Rock and Roll, Baby!

Ron Shevlin, Ben Rogers, and Tim McAlpine are writing about P2P lending. For those new to the P2P lending concept, know that it is already well-established, and growing rapidly. I will repeat: If Prosper keeps on its current pace of membership growth, by the fourth quarter of this year, it will have a membership north of one million people. That would make it the third largest credit union in the United States, if it were a credit union. This is happening NOW. I will write more about why P2P lending is so powerful, and what Zopa needs to do to have a chance against the Prosper juggernaut in a future post. But now I turn to rock and roll.

It’s time for credit unions to stop playing copycat and come up with completely new avenues of awareness and revenue generation. As Tim mentioned in his post, in the music world disrupted by sharing technology available to the millions of people, innovation came in the form of iTunes, Rhapsody, etc. Did you know that iTunes has sold 4 BILLION songs? At 99 cents per song, you do the math on total sales. I don’t know how much money the record studios ever made, but I’m guessing Apple would have a seat at the table at the least.

However, we don’t need another iTunes. Wal-Mart tried to copy with a lower price competition, and that effort has failed to put a dent in the Apple behemoth. What credit unions need to do is invent the financial equivalent of the video game Rock Band. Did you know that 2.5 million add-on songs were sold in the first 8 weeks of the games release? That’s double platinum, baby! This is a classic example of a razor and blade business model. And in this case, the razor isn’t even being given away for free, it’s at a reasonable price. (Side note – I recently learned that Guitar Hero and Rock Band come out of research into better learning methods at MIT’s Media Lab.)

Because of the runaway success of Rock Band, real bands are now clamoring to get their songs included. Not only for the notoriety, but I would wager that sales of included songs are significantly increasing. I just bought a great song (I’m So Sick by Flyleaf) from iTunes last night that I was not aware of until playing it in Rock Band.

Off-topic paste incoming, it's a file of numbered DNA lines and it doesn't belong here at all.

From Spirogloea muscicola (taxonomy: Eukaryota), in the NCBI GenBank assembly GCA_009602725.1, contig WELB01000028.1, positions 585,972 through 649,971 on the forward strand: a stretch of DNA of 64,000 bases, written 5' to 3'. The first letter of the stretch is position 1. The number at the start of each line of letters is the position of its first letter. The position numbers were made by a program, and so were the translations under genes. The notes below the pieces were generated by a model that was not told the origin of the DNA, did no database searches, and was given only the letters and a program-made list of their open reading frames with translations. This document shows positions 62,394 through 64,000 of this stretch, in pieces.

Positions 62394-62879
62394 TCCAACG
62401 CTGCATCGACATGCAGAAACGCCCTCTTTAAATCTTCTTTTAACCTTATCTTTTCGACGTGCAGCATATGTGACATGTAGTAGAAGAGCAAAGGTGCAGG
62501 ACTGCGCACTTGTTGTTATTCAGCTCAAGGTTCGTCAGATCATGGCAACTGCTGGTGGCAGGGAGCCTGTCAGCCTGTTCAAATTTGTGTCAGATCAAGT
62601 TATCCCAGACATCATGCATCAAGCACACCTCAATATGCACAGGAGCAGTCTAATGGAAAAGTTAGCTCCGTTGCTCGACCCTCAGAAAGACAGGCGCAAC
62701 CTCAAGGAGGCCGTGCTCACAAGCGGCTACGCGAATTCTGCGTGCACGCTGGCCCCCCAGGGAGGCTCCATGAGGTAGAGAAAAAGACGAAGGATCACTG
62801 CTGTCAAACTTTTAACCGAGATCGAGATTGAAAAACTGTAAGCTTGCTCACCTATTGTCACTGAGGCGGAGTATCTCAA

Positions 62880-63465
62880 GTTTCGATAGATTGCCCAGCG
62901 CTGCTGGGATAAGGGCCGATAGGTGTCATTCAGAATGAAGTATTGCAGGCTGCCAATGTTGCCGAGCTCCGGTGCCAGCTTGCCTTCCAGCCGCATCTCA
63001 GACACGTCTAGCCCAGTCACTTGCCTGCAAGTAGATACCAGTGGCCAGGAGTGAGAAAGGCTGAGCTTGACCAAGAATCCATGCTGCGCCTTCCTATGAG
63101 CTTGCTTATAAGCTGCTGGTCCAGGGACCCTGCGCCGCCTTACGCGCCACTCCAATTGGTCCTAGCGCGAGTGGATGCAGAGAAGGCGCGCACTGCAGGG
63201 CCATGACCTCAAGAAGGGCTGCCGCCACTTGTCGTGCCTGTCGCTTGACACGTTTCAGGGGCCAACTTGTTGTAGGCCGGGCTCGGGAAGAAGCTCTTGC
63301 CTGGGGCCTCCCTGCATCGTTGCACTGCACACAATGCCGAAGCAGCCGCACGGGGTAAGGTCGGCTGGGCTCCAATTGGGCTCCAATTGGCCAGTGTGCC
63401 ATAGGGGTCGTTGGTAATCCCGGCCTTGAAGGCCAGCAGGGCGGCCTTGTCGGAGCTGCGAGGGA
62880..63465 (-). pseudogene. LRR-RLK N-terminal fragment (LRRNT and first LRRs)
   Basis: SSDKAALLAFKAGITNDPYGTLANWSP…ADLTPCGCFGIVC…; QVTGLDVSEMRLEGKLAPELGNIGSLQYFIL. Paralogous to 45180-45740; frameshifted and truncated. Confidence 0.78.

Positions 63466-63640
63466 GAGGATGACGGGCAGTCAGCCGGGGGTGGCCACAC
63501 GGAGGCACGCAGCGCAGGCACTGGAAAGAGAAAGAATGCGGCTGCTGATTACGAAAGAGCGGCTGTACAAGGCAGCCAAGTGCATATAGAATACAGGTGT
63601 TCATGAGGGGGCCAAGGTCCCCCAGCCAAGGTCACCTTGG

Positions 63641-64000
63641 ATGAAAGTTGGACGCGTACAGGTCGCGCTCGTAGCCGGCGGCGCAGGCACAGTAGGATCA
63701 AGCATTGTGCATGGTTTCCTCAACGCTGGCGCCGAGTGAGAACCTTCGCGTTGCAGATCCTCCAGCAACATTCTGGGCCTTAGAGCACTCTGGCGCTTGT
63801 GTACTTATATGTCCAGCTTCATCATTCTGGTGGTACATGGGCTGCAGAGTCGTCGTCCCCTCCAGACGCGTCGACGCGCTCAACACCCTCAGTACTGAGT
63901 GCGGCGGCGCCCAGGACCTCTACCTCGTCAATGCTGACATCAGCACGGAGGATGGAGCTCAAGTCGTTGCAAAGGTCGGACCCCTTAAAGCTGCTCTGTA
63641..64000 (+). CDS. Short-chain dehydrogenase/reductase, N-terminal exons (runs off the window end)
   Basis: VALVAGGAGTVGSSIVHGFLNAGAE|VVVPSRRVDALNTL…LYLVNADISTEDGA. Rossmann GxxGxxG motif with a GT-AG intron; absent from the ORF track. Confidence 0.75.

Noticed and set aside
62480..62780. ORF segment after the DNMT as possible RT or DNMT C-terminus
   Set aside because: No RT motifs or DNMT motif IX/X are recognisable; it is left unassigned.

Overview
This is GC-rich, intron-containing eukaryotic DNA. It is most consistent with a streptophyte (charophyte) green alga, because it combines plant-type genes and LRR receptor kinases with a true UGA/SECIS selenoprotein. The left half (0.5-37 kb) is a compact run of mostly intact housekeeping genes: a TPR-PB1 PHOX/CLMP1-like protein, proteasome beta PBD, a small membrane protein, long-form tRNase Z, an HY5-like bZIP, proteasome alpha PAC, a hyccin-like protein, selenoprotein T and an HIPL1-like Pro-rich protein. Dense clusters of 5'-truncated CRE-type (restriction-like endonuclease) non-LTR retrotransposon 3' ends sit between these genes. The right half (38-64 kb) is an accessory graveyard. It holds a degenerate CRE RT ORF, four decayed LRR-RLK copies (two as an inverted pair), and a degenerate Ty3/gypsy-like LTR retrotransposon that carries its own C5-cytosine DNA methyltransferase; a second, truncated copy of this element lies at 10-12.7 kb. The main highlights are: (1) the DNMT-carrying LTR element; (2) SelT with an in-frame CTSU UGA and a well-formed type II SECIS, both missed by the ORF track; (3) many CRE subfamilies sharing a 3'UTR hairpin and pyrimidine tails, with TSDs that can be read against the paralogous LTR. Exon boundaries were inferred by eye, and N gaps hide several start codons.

Let’s find the financial services equivalent of this new phenomenon. We have all the ingredients. We just need a new recipe. Srsly.

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5 Responses to “Rock and Roll, Baby!”

  1. Chad Says:

    I’m really good at Rock Band.

  2. Andy Says:

    I agree with you, it’s going to take more than credit unions saying “see we have that too!” We need something we can call our own, something that the banks haven’t thought of yet.

    Speaking of Rock Band…we should look into starting a tourny at BCB: NE!

  3. Morriss Partee Says:

    @Andy – stay tuned for more on BarCampBank NewEngland…..

    @Chad – I hope I get to jam with you sometime soon!

  4. Tony Mannor Says:

    It is interesting that for the most part, credit unions have not changed in the past 100 or so years. The services are pretty much the same. The products are pretty much the same. In some place, the furniture is the same.

    20 years ago, my family had an ATT slimline phone on the wall in our kitchen with a 20 foot curly cord to reach all around the living room. Now my family has a home phone line that feeds only into the satellite dish. We dont even use it to make calls. Video games consited of 8bit processors and 16 colors. Now it is 64 bit processors and millions of colors. 20 years ago, seatbelts were still reletively new, now cars talk to you, tell you where to go, park automatically, tell you when a child is playing behind the car, nad have air bags, curtains, crumple zones and roll flat tires.

    Everything around us gets better, easier and faster.

    But banks and credit unions stick to what they know – because it works.

    And it always works, until it don’t – then it is too old to be fixed.

  5. What CUs can learn from Rock Band « World 2.0 Adventure Says:

    […] Fun First on the CUES Nexus blog. It made me think of the post I wrote a little while back about Rock Band and its implications for CUs. So I thought I’d expound a little […]

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